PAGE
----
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29 Cards in this Set

  • Front
  • Back
Broad categories of laboratory methods to confirm viral infection
• Isolation and growth of virus

• Cytopathic effects in cells

• Electron microscopy to detect viral particles

• Detection of viral components (proteins, enzymes, nucleic acids)

• Evaluation of the patient’s immune response (serology)
give three ways in which viruses are cultivated
1)Tissue culture
2)Embryonated egg
3) Intact animal
Give 3 methods for determinining infectious units of virus
• Plaque formation if virus lysis cells in tissue culture
• Pock formation in membranes of chicken embryonated egg
• Focus formation if virus causes proliferation of cells in tissue culture
• Serial dilution end point method-looking for cytopathic changes in tissue culture
• Serial dilution end point method, looking for characteristic symptoms in experimental animals
Consequences of viral infection
Cell death and lysis

Proliferation of host cell(viruses often induce growth)

Fusion of membranes of adjacent cells- formation of multinucleate giant cells (found especially with viruses that have an F protein)

Inclusion bodies

Transformation- normal cells progress to malignant cancer cells with loss of contact
inhibition and uncontrolled proliferation
Give two ways in which viral particles are enumerated
1) Electron microscopy
2) Hemagglutinin
Describe Hemagglutinin
- some viruses (such as influenza viruses) are capable of binding to red blood cells.
• Agglutinated red blood cells form a lattice that coats the well.
• Unagglutinated red blood cells tumble to the bottom of the well and form a sharp button on the bottom of the well.
Give three ways of virus or viral products are observed
immunological means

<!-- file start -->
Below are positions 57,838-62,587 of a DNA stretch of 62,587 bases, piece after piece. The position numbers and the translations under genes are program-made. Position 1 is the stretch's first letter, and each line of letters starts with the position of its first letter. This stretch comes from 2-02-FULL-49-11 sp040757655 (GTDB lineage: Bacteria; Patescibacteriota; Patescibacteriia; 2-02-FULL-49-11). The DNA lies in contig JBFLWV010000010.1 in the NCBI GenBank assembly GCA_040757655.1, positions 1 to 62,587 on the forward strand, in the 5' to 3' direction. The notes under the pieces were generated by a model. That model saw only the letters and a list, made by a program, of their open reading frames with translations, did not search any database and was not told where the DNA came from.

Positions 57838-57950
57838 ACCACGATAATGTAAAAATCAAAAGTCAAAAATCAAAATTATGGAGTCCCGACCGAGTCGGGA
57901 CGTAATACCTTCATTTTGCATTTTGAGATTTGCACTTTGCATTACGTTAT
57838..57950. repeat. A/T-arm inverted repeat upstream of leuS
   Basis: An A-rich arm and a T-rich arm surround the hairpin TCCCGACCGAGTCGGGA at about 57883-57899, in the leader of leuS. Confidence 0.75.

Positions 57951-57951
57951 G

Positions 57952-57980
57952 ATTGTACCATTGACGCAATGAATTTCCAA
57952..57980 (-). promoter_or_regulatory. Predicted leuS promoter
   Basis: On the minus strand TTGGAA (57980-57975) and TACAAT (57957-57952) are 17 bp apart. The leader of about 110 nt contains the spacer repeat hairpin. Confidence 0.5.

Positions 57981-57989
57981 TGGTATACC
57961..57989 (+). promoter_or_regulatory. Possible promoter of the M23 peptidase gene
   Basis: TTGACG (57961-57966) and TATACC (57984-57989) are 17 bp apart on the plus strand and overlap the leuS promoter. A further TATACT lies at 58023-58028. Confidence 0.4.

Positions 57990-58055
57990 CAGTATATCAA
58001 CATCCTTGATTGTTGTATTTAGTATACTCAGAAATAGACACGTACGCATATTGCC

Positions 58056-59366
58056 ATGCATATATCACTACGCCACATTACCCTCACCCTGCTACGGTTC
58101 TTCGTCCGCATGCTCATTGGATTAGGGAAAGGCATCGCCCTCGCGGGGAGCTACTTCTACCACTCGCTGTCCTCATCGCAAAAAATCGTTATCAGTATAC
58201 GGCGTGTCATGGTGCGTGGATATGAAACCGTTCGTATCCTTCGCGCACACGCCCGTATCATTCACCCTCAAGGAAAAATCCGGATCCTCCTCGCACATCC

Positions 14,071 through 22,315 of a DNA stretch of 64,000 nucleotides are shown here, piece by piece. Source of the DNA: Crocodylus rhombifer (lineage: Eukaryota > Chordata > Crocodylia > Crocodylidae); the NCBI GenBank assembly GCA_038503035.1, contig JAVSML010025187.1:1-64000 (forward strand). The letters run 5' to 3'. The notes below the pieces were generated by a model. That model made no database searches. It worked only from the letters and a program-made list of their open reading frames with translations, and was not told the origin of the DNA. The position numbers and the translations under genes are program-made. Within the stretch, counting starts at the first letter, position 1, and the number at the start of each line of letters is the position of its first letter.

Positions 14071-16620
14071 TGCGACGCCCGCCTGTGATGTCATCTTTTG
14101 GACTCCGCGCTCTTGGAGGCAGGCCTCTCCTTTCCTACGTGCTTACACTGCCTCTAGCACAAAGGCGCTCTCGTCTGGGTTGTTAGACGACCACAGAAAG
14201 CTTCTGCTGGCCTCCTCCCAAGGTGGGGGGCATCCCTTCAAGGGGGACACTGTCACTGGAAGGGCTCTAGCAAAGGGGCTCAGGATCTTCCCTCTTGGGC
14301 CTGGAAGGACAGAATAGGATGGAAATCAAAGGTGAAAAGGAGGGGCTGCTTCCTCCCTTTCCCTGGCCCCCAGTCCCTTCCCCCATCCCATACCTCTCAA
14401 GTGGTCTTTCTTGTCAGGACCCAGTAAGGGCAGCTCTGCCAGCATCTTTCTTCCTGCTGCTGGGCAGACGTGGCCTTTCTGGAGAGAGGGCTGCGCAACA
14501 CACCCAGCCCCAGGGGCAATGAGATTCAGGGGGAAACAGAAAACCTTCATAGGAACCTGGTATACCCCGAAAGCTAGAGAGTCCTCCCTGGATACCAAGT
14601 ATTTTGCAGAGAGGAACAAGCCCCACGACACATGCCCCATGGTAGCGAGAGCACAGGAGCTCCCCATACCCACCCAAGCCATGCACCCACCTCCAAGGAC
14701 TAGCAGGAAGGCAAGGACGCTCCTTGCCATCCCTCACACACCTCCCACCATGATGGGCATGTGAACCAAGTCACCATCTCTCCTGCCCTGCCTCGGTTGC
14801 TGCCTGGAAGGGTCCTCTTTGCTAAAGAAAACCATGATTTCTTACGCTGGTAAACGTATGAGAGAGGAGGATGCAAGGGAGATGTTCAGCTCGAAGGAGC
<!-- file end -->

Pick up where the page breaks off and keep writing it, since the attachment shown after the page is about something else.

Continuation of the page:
complement fixation
direct fluorescent antibody
Western blot radioimmunoassay
ELISA (Enzyme linked immunosorbant assay)
Give three examples of DNA Probes
Southern blots- extracted DNA

In Situ hybridization- fix infected tissues and hybridize to radiolabeled probe.

PCR- polymerase chain reaction: Can find as few as 100 particles/ml of blood. Other methodologies to amplify target DNA to avoid PCR patent
How do we measure antibodies produced in response to animal viruses
• Neutralization of infectivity (these are usually antibodies produced to viral surface components)
• Complement fixation
• Hemagglutination-inhibition
• Latex agglutination
• Indirect fluorescent antibody
• Western immunoblot
Give 4 uses of testing for viral infection
Retrospective determination
Determine need for immunization
Establish infection
Describe diagnosis of viral infection
usually requires acute and convalescent serum run simultaneously with a four fold rise in titer considered positive (2X rise not considered statistically significant). For some viruses it is possible to assay for high concentrations of IgM, which may indicate a recent primary infection.
Describe retrospective determination-
- if blood of individuals is stored, years later the cause of a an epidemic illness can be determined.
Give 3 examples of immunity to viral infections
-Virus neutralization by antibodies
-Cell-mediated immunity
-Interferons- inhibit viral multiplication and may provide temporary and localized protection for nearby cells.
-Natural Killer Cells
Cytotoxic T-Cells
A cell that is actively infected with virus can then process the endogenously produced viral antigens and present them to cytotoxic T-Cells. These T-cells are activated and are then produce cytotoxic substances.